Every Learner Everywhere

An Aspiring Leader in Equitable Educational Policy Is Exploring Multiple Areas of the Education Industry

Earlier in her studies, Emma Sullivan, a junior at Georgia State University, imagined a career leading to school principal, but she now hopes to impact the national education policy. She feels the experience she gained from her education major, as well as her work in the classroom will inform her in crafting equitable educational policies to better serve communities.

“The main reason I chose this major was to study the ‘ins and outs’ of the education field,” Sullivan says. “So many of our policy makers do not have a background in classroom experience. As someone who wants to go into education policy, I need to have a deep understanding of how a classroom runs and what teachers and students need, particularly marginalized students.”

Early passion for student mentorship and equitable education

For Sullivan, a Spring 2023 Every Learner Everywhere student intern, interest in educational equity began at a young age. “I grew up in a Latino/a dominant area of New England just outside of Boston,” she says.

“The area is considered a sanctuary city. A lot of students my age did not pursue higher education due to a lack of accessibility and resources. I did not have a lot of mentorship when I was applying to colleges. I try to reflect on my personal experience and be the mentor I wish I had.”

Sullivan earned a full scholarship to Georgia State as a Goizueta Scholar, funded through the Goizueta Endowment and coordinated through Latinx Student Services and Outreach (LASSO), which promotes Latino student achievement in higher education. While at Georgia State, Sullivan has worked as a substitute teacher and served as a mentor for high-school students applying to college in Atlanta schools through the Latino Leadership Initiative.

Supporting teachers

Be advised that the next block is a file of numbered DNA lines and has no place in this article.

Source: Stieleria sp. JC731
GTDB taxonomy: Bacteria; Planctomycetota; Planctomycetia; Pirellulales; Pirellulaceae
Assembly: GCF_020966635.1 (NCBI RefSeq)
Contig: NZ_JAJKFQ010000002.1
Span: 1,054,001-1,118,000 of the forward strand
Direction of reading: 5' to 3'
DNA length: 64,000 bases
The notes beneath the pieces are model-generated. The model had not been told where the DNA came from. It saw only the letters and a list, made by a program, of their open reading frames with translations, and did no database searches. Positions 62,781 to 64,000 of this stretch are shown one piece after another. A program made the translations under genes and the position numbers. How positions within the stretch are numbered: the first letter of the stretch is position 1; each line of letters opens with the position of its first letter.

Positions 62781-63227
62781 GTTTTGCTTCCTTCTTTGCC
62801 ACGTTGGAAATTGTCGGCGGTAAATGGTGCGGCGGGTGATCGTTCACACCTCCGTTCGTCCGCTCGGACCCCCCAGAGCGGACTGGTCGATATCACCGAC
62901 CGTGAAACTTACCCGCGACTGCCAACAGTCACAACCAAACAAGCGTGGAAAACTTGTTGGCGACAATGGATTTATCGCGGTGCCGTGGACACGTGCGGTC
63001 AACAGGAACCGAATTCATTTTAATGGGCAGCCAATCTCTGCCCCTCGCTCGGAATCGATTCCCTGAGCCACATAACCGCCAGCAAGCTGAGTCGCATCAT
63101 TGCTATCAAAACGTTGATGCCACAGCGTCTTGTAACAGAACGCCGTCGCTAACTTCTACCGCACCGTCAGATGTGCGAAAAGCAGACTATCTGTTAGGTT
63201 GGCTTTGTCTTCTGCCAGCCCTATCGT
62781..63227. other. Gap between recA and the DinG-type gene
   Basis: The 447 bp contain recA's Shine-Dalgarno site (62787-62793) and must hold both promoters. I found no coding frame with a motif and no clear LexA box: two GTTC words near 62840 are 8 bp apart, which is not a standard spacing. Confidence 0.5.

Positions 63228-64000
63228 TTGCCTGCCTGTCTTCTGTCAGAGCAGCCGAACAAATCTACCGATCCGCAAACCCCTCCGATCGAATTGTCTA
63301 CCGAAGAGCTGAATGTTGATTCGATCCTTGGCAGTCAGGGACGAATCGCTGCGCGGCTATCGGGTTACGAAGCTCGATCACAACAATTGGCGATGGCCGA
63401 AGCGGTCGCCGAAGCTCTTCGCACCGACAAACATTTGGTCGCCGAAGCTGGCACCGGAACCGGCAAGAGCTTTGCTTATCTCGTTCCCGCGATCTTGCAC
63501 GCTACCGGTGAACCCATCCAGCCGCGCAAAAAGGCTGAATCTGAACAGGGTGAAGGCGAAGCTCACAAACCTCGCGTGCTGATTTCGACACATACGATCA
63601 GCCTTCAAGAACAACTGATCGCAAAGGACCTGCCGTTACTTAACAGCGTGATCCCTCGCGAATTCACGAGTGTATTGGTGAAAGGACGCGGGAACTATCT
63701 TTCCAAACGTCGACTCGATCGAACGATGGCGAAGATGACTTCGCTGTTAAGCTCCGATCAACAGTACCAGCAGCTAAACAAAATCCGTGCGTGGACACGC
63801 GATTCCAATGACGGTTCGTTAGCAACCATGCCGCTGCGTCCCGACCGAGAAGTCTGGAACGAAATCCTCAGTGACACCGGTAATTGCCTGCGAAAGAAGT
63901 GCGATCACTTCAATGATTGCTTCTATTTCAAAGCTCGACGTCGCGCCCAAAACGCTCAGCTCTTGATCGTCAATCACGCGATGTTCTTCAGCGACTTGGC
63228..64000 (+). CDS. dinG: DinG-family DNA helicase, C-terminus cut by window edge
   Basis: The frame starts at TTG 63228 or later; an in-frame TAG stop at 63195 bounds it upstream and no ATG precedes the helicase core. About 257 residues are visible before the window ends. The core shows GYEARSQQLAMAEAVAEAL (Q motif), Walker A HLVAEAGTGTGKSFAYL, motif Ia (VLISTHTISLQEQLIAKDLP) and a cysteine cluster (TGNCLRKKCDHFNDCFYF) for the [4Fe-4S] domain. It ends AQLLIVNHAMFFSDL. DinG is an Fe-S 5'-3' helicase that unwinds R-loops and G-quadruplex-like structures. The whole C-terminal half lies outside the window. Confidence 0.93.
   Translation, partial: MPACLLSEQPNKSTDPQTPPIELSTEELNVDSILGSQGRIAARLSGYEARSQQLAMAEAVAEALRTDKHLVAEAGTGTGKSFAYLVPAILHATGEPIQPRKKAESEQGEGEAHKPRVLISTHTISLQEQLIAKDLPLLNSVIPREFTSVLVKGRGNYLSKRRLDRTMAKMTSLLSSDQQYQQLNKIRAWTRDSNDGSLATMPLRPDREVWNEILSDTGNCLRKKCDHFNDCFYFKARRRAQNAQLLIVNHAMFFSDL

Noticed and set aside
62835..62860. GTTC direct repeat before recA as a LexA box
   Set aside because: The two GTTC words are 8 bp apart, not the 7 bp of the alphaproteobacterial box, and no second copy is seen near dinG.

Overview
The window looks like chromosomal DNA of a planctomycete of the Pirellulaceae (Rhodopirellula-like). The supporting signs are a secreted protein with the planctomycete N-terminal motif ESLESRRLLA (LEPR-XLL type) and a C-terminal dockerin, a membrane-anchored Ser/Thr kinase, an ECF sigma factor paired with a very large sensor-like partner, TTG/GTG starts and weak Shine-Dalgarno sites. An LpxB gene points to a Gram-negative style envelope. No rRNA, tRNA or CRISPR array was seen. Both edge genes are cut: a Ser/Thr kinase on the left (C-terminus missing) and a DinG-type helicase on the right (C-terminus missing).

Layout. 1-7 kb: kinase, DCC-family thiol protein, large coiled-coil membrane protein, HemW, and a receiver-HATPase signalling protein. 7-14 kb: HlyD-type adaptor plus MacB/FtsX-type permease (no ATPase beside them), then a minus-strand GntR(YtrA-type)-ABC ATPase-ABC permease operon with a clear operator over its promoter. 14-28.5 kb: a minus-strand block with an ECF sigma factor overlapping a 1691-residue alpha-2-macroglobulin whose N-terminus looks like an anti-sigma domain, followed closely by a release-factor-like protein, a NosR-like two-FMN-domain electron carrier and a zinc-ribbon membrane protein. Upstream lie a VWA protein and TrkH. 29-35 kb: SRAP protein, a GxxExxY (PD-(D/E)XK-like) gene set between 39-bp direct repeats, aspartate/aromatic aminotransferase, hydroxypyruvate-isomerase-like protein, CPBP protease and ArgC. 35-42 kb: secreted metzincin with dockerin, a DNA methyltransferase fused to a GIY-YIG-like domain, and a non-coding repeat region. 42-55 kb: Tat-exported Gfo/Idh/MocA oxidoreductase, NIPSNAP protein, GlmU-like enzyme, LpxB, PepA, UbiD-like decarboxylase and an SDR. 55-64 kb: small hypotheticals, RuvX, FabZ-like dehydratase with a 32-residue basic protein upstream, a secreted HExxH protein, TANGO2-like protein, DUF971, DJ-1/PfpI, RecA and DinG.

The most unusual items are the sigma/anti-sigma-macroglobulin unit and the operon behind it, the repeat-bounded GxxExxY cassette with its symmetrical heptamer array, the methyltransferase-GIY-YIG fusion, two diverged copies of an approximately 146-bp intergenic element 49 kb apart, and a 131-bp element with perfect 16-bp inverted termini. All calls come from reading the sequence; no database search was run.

Prior to her Every Learner internship, Sullivan interned with Future Leaders in Action as a social media fellow where she partnered with Almost Fun, an organization that focuses on increasing interest in math learning for marginalized students.

Sullivan managed Almost Fun’s social media account and led an initiative called “Clear the List” to help teachers pay for school supplies. Teachers often receive little funding for their classroom materials and end up paying out of pocket. Sullivan also presented her work with Almost Fun at the Future Leaders in Action Showcase to founders, stakeholders, and non-profit professionals at the completion of her internship.

“In ‘Clear the List,’ teachers followed our page for a chance to be one of the 50 teachers selected to receive $100 toward their classroom wishlist,” says Sullivan. “We saw a huge increase in our engagement and our following through that initiative. I have always been interested in the intersection of technology and education, so it was rewarding to see how that intersection can make a positive change for teachers.”

Hopes for Every Learner internship

Sullivan applied for the Every Learner Everywhere internship after a search on LinkedIn and with the help of one of her mentors (who was also a former intern for Every Learner and a fellow Goizueta Scholar). She feels Every Learner’s mission aligns with her interests, prior experience, and goals, as well as adding new insight into educational policy. One of the first projects Sullivan and the other interns are tackling is an academic continuity plan analysis.

“I love the process of mining for data,” says Sullivan. “We talk a lot about culturally relevant issues in our education classes but there aren’t a lot of concrete numbers. I like being able to get the hands-on research experience this internship offers while centering the humanity of students in all the research we analyze.”

Sullivan believes she will be able to bring her studies as an education major to her internship with Every Learner, particularly with issues of equity and inclusion.

“Looking at DEI issues from an education major’s perspective, a lot of what we talk about is teaching from a culturally responsive point-of-view,” says Sullivan. “We want students of all ages to see themselves in the content and the environment that surrounds them. Making sure students of all backgrounds succeed and have accessible resources is important. I look forward to bringing insights from my education classes to this internship and broadening my scope of what it means to teach and learn with DEI at the forefront.”

Moving forward

As Sullivan’s senior year approaches, she has several goals for the future, including graduate programs and gaining global educational knowledge.

“I am planning to apply to graduate programs at Harvard,” she says. “I will also be studying abroad this summer to observe how education systems around the world function and analyze possible applications to our systems in the United States.”

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